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Key findings 1. The extent to which pupils feel safe

‘Children and young people should have a good start in life, be safe and do as well as they can, while being able to access support when necessary.’  South Gloucestershire’s Joint Health and Wellbeing Strategy 2013-16

Feeling safe at school, at home and from crime

1.1.  Results from the pupil survey suggest that the majority of pupils in South Gloucestershire felt safe or very safe at school and at home, with 93% feeling safe at home (3% reported feeling unsafe) and 83% feeling safe at school (6% reported feeling unsafe).

1.2.  The proportion of pupils feeling safe or very safe at school is exactly comparable with other schools in neighbouring counties and the proportion of children and young people who feel unsafe is very similar to the regional average (comparison based on primary & secondary pupils).

Fig.1

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1.3.  There is a 5% gender gap in feeling safe outside (playing near their house/in their neighbourhood), with boys feeling safer than girls.

1.4.  The majority of pupils (64%) feel safe or very safe from crime which is higher than a local regional OPS survey from 2014. We have seen a significant improvement in this perception amongst children and young people since neighbouring OPS studies began in 2006.

Domestic Abuse

1.5.  Secondary and post 16 pupils were asked if they had witnessed or had been subjected to domestic abuse. Overall 84% had not. However 333 pupils reported they, or someone in their immediate family had been abused. 186 were female and 147 male. 292 said it was not happening now and 26 (8%) said it was still happening.

Fig.2

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Bullying

1.6.  The majority (65%) of pupils in all year groups feel their school had dealt with bullying quite or extremely well. However there is a significant difference in year groups with a high point (77.8%) in year 4 and a low point (37.4%) in year 10. This is not correlated with the amount of actual bullying reported.

1.7.  11% of pupils report being bullied sometimes, quite often or most days. This is higher in primary than in secondary phases.

1.8.  Reported bullying decreases as pupils get older but perception of school management in this area gets worse as pupils get older.

Fig. 3

% Pupils seriously bullied in the last year Year 4 Year 5 Year 6 Year 8 Year 10 Year 12
Pupils seriously bullied in the last year, sometimes, quite often and most days 15% 13.6% 11.5% 9.3% 6.6% 3.9%
Pupils who think their school deals with bullying well or extremely well 77.8% 74.4% 70.5% 55.8% 37.4% 51.8%

Fig.4

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1.9.  The most frequently cited reason for bullying in the primary phase was their friendship group and over a quarter (27%) didn’t know the reason they were bullied. In the secondary phase the most frequently cited reason (by over a third) was because of their appearance (37%) and 33% said it was because of rumours about them. Year 12 showed a very similar pattern to secondary phase with the most commonly cited reasons being rumours about them and their appearance.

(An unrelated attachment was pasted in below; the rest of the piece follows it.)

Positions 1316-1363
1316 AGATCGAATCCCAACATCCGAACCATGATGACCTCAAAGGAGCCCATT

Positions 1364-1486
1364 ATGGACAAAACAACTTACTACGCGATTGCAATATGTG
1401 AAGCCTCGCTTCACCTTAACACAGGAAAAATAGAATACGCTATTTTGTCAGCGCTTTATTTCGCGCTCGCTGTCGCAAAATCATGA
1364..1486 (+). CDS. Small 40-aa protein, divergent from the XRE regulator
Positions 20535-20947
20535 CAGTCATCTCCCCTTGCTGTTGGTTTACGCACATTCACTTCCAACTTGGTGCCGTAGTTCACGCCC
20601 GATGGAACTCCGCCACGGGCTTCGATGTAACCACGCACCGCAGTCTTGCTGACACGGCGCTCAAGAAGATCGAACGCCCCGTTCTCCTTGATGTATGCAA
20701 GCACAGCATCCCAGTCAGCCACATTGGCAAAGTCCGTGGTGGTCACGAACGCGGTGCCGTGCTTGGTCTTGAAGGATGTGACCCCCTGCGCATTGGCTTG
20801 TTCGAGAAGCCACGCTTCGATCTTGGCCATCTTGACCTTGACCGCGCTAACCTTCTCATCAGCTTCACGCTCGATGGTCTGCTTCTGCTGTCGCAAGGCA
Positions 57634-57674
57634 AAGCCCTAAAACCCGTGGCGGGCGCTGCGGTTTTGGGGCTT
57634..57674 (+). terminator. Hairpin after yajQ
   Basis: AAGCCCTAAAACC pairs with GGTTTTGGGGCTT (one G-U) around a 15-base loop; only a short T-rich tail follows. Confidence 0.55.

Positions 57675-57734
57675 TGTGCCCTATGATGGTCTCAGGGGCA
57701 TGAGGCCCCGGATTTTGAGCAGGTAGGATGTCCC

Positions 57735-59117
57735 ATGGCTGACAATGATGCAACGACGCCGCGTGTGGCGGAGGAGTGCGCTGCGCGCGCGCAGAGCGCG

Fig.5
Word cloud showing reasons given for being bullied by primary pupils (n=1014)

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Word cloud showing reasons given for being bullied by secondary pupils (n=416)

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1.10.  For the pupils who reported they were bullied, verbal bullying was reported as the most common form of bullying in all age groups, accounting for 59% of all occurrences. Cyber bullying was the lowest form of reported bullying (15%) overall, however it is nearly double this rate (26%) by year 12.

Fig.6
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1.11.  Although cyber bullying is the lowest type of bullying, it is a pernicious form and we noted large gender differences.

Fig.7

Gender differences in reports of Cyber bullying (n=206)

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Grooming

1.12.  2.7% reported as having been abused by a boyfriend or girlfriend (3.2% girls and 2.1% boys). Of these 8.7% (11 pupils) said it was still continuing. 4 pupils reported their abusive partner was older than them but none were an adult.

1.13.  9.4% (501) of pupils said they had met a stranger in the real world that they had first got to know online. 64 (7.2%) were in year 4. There was a small gender difference (8.4% girls compared to 10.3% boys). 31.5% reported that they went to meet them on their own. These included 26 year 4’s, 30 year 5’s and 14 year 6’s.

1.14.  3.3% (189) pupils reported they have run away from home or the place where they live in the past 6 months. This level was fairly consistent across all year groups. There was a  gender split –  2.6% girls and 4.0% boys

The majority, 58% of the runaways retuned by themselves, 12% were returned by the police and 12% were found by parents or carers. 9% were found by other relatives or friends.

Fig.8

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1.15.  3.2% of young people surveyed, reported that they had been in serious trouble with the police. This was consistent across the year groups and is the same as other regional data.

1.16.  Boys were nearly twice as likely to have been in serious trouble with the police – 4% compared to 2.3% in girls.

1.17.  The average secondary and 16 plus pupil missed 3 days of school in the previous term – 40% of these were due to illness.

Fig.9

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